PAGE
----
Using my CIS (combined indicator strategy), both the RSI and the MACD are positioned in such a manner that the likelihood for the shares to appreciate in value is high.
The weekly RSI stands at 39.97 and the daily RSI closed the day at 52.66. Each of these numbers indicate room to grow, however, the weekly RSI at only 39.99 gives me bullish cause. The weekly reading at 52.66 is also a reinforcing factor to my thesis, and despite the recent 22% climb on strong volume, the RSI is still well below my 70 threshold – the point at which I begin to reassess the holding and consider taking a profit. In full disclosure, I rarely short-term trade, and such a strategy has not always been the wise choice.
I have written on more than one occasion that no investor ever went broke by taking a profit. And, it is solid advice. When investors are trading in stocks that are volatile similar to what we have seen in CBIO, taking money off the table at appropriate times is a wise and prudent move. By nature, I am a long-term trader and don’t appreciate paying my accountant t additional fees to tell me that I owe more in taxes. It’s a double negative that does not equal a positive. Thus, I try to avoid short-term gains, but try even harder to avoid any type of loss.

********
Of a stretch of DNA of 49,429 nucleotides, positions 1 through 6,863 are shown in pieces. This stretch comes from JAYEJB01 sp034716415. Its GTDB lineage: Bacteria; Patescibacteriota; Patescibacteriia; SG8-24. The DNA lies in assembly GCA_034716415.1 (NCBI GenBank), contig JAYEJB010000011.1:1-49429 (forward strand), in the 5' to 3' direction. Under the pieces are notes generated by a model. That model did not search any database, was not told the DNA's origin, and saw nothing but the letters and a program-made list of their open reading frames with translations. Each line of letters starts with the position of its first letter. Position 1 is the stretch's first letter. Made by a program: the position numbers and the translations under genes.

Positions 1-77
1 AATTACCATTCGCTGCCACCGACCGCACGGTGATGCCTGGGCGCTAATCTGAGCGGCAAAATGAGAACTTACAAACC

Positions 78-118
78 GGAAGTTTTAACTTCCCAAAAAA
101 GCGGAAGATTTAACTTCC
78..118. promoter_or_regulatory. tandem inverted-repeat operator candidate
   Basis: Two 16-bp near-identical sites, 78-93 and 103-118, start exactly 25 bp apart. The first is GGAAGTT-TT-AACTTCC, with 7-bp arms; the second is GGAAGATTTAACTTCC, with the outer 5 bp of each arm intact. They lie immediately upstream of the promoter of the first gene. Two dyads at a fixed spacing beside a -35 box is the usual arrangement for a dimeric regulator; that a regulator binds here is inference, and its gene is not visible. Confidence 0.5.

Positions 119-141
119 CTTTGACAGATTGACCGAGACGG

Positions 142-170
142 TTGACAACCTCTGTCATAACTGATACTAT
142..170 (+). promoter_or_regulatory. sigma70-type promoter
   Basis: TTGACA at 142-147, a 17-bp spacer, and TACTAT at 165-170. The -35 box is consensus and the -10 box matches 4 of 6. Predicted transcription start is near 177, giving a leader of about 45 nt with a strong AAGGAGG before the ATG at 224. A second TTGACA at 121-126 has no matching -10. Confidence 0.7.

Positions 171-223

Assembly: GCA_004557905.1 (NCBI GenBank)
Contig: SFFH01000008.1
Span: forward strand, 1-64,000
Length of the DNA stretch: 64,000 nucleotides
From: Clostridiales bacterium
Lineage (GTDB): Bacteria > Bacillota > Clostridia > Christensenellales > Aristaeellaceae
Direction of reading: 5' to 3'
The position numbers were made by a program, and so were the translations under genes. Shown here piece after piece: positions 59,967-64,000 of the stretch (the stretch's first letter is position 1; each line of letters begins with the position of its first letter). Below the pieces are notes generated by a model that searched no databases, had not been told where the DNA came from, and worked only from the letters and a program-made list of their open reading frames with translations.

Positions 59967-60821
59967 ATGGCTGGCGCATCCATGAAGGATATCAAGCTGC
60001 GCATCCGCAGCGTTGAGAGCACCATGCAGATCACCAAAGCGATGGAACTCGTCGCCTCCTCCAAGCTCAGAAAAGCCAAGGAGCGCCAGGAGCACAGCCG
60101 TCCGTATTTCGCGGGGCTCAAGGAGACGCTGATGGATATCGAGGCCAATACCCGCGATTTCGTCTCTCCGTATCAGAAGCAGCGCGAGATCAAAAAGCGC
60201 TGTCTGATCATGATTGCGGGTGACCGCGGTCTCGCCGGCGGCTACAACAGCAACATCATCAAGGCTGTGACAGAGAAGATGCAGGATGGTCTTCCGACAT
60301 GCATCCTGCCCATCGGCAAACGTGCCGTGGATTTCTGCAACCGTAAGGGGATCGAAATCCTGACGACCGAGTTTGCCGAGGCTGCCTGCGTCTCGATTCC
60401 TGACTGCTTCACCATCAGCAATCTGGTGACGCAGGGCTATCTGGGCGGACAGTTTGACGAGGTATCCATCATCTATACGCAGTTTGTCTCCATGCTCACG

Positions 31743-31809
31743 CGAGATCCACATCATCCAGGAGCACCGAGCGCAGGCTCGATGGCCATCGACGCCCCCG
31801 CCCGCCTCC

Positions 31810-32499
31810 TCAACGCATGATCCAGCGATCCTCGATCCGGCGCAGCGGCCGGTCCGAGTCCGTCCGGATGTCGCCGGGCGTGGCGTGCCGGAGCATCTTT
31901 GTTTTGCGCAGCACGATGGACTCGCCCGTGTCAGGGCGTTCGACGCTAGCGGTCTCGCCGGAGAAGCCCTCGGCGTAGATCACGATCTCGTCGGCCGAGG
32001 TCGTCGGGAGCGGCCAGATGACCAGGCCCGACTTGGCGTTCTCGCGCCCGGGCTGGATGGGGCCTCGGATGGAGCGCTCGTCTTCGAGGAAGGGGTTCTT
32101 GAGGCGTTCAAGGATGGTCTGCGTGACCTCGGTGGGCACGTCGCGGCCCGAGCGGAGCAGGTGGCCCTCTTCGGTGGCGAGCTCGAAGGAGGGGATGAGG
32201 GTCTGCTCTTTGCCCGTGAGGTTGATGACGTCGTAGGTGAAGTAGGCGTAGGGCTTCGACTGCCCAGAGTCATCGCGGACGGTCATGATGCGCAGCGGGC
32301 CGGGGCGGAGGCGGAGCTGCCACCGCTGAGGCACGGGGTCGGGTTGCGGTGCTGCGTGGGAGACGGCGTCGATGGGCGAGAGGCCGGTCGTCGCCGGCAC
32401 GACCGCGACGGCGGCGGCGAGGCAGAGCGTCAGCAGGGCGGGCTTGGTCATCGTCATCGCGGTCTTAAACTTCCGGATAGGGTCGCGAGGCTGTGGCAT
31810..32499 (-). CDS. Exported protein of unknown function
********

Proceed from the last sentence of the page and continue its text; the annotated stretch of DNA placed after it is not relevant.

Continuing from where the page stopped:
However, with that said, stocks that have rapid moves in either direction will more often than not correct to a mean. The problem is is that when that mean is reached, investors can almost toss a coin from a technical perspective as to which way the next break will go. Therefore, don’t ever be afraid to take the money and run.
Now, just because the RSI is at a level that indicates a bullish trend, I can’t rely on that signal alone. I incorporate the use of the MACD, an indicator that provides investors with information on both momentum and trend – the two best friends of an astute trader. For those not so astute, the MACD is a great tool that can help simplify a trading decision when using trend and momentum as a leading indicator. Specific to CBIO, the MACD (similar to the RSI) is providing me bullish indications as well.